In operation, an input signal light is transmitted through an optical fiber 701 to the optical amplifier 702 in which the input signal light is amplified to produce an amplified signal light including the spontaneous light as shown in FIG. 2B. The amplified signal light is transmitted through an optical fiber 703 to the first terminal 721 of the optical isolator 704 and supplied from the second terminal 722 thereof through an optical fiber 705 to a first terminal of the optical divider 706. In the optical divider 706, 90% of the transmitting light is supplied to the narrow-band optical filter 708 through an optical fiber 707 from a second terminal 732, while 10% thereof is supplied to the photodetector 710 through an optical fiber 709 from a third terminal 733. In the narrow-band optical filter 708, most of the spontaneous light is removed from the amplified signal light to be supplied to an optical fiber 711. On the other hand, most of the spontaneous light reflects at the narrow-band optical filter 708 to be supplied back to the second terminal 732 of the optical divider 706 and supplied from a third terminal 734 thereof through an optical fiber 712 to be supplied to the photodetector 713 in which the signal light is converted to an electric signal to be supplied to the controller 714. The controller 714 controls the gain of the optical amplifier 702 in accordance with the electric signals supplied from the photodetectors 710 and 713. Operation of controlling the optical amplifier 702 is carried out in the same manner explained in the first preferred embodiment, so that the operation will not be explained. In this embodiment, the transmitting light which is detected by the photodetector 710 includes not only the signal light but also the spontaneous light as shown in FIG. 2B. However, the intensity ratio of the signal light detected by the photodetector 710 to that detected by the photodetector 713 in case of no signal light supplied to the optical amplifier 702 is known beforehand, so that it is judged that the input signal light is supplied to the optical amplifier 702 if the intensity ratio is larger than a predetermined value which is in case of no signal light and that the input signal light is not supplied thereto if the intensity ratio is the same as the predetermined value in case of no signal light. In this embodiment, there is an advantage in that the intensity loss of the amplified signal light can be reduced in spite of using the optical divider for monitoring the reflecting light, because only one optical divider is used for monitoring both the amplified signal light and the reflecting light.

Next, an optical amplifying apparatus in a fourth preferred embodiment will be explained. As shown in FIG. 8, the optical amplifying apparatus includes an optical amplifier 802, an optical isolator 804, optical dividers 806 and 811, a narrow-band optical filter 816, photodetectors 808 and 814, and a controller 815. Structures of the optical isolator 804 and the narrow-band optical filter 816 are the same as those of the optical isolator 704 and the narrow-band optical filter 708 in FIG. 7, respectively.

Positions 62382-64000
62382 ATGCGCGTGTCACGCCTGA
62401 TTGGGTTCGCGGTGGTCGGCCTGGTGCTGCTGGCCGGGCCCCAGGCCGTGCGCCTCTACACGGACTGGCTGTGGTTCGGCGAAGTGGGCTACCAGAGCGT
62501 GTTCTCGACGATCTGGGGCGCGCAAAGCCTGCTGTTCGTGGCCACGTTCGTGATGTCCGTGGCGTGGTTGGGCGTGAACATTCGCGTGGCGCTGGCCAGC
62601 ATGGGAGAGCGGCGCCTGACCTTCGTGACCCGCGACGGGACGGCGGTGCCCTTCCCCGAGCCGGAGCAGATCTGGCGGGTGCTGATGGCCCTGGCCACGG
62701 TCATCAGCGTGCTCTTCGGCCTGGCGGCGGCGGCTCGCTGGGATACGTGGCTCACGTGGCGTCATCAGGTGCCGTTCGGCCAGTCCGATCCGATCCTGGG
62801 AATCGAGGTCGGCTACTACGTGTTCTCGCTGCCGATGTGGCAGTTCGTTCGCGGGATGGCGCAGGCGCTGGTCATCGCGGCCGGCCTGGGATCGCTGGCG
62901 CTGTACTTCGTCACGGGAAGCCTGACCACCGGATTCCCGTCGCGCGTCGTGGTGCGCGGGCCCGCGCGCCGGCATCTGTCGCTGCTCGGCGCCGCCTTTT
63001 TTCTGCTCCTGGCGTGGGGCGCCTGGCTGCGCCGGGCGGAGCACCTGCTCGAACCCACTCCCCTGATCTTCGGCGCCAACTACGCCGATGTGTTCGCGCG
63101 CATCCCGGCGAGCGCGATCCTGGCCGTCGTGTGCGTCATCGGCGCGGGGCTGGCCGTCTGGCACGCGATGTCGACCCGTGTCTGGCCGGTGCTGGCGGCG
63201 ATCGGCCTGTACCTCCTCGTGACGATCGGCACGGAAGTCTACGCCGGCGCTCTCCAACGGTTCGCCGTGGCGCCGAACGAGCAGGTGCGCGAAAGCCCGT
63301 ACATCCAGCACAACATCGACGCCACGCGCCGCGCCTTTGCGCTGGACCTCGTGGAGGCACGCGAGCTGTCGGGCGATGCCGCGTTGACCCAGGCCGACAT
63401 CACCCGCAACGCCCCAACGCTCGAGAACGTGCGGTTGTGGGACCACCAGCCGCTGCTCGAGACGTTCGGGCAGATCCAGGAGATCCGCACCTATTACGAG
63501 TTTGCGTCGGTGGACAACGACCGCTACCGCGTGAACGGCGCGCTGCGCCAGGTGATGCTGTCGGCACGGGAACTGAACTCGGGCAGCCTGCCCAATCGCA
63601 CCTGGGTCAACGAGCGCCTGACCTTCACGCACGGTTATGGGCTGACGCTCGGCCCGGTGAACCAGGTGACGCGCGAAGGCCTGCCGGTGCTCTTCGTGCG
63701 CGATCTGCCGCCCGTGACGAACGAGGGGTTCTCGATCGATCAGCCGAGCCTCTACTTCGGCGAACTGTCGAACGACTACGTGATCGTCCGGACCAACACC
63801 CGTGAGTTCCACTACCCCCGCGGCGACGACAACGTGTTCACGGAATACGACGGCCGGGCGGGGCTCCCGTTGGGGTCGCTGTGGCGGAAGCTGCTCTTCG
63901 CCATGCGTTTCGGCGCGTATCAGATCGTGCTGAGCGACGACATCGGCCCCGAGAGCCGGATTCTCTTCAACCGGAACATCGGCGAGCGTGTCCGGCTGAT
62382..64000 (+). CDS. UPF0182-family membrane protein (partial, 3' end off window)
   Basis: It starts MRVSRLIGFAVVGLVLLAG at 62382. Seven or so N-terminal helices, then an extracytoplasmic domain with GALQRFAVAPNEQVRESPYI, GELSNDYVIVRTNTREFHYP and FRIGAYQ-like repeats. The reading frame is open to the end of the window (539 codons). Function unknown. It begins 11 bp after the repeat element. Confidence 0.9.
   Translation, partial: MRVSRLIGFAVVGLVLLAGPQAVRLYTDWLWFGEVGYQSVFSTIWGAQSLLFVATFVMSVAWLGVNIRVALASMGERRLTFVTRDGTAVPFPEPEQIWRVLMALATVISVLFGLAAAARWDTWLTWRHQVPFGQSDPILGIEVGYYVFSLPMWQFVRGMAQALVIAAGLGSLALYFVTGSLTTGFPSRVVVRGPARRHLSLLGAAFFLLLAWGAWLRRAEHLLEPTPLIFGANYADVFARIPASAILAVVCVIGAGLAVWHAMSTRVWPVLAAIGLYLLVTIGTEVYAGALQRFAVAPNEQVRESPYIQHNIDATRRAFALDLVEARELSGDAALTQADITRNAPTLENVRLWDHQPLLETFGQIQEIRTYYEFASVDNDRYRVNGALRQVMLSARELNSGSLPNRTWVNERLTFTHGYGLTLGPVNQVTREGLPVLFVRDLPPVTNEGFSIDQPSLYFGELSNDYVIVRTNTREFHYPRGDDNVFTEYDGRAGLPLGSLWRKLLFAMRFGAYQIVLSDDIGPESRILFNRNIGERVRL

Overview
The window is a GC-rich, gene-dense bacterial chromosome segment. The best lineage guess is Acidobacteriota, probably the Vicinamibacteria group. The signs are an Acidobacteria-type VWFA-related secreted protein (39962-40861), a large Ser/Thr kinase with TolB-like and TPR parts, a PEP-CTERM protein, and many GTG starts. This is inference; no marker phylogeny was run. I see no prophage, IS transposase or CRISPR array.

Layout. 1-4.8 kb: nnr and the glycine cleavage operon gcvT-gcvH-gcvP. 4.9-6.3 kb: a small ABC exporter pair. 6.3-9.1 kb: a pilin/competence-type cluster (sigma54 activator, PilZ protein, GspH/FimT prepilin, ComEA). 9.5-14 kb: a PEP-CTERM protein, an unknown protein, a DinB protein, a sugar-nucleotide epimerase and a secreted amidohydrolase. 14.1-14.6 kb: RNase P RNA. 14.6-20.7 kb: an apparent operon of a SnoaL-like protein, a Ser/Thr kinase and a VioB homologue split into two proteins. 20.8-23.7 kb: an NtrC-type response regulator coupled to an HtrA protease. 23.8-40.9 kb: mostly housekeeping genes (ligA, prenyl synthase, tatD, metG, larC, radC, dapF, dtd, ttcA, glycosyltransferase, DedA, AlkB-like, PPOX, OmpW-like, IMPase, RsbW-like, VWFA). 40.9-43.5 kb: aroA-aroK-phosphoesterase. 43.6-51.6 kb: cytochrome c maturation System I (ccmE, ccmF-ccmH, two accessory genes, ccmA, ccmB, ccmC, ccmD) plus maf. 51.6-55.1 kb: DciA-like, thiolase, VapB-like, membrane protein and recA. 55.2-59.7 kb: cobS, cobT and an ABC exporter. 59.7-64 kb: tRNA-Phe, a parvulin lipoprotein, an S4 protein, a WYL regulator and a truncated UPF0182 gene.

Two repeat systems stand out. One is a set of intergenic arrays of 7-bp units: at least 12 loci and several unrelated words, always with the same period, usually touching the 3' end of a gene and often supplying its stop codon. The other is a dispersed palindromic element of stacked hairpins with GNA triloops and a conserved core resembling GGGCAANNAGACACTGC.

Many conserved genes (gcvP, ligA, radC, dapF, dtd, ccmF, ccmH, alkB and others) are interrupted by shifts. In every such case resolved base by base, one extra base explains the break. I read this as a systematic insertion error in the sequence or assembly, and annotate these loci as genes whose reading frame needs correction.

In operation, an input signal light is transmitted by an optical fiber 801 to be supplied to the optical amplifier 802 in which the input signal light is amplified to be supplied to a first terminal 821 of the optical isolator 804 as an amplified signal light including the spontaneous light as shown in FIG. 2B. The amplified signal light is transmitted through an optical fiber 803 to a first terminal 821 of the optical isolator 804 and supplied from a second terminal 822 thereof through an optical fiber 805 to a first terminal 831 of the optical divider 806 in which 90% of the amplified signal light is supplied to the narrow-band optical filter 816 through an optical fiber 807 from a second terminal 832 thereof. In the narrow-band optical filter 816, most of the spontaneous light is removed from the amplified signal light to be supplied to an optical fiber 810 as a transmitting light. On the other hand, most of the spontaneous light reflects at the narrow-band optical filter 816 to be supplied back to the second terminal 832 of the optical divider 806 and 90% thereof is supplied from a third terminal 833 of the optical divider 806 through an optical fiber 808 to the photodetector 809 in which the signal light is converted to an electric signal to be supplied to the controller 815. The transmitting light from the narrow-band optical filter 816 is supplied to the optical divider 811 in which 90% thereof is supplied to an optical fiber 812 as an output signal light of the optical amplifying apparatus, while 10% thereof is supplied through an optical fiber 813 to the photodetector 814 in which the signal light is converted to an electric signal to be supplied to the controller 815. The controller 815 controls the gain of the optical amplifier 802 in accordance with the electric signals supplied from the photodetectors 809 and 814. Operation of controlling the optical amplifier 802 is carried out in the same manner explained in the first preferred embodiment, so that the operation will not be explained.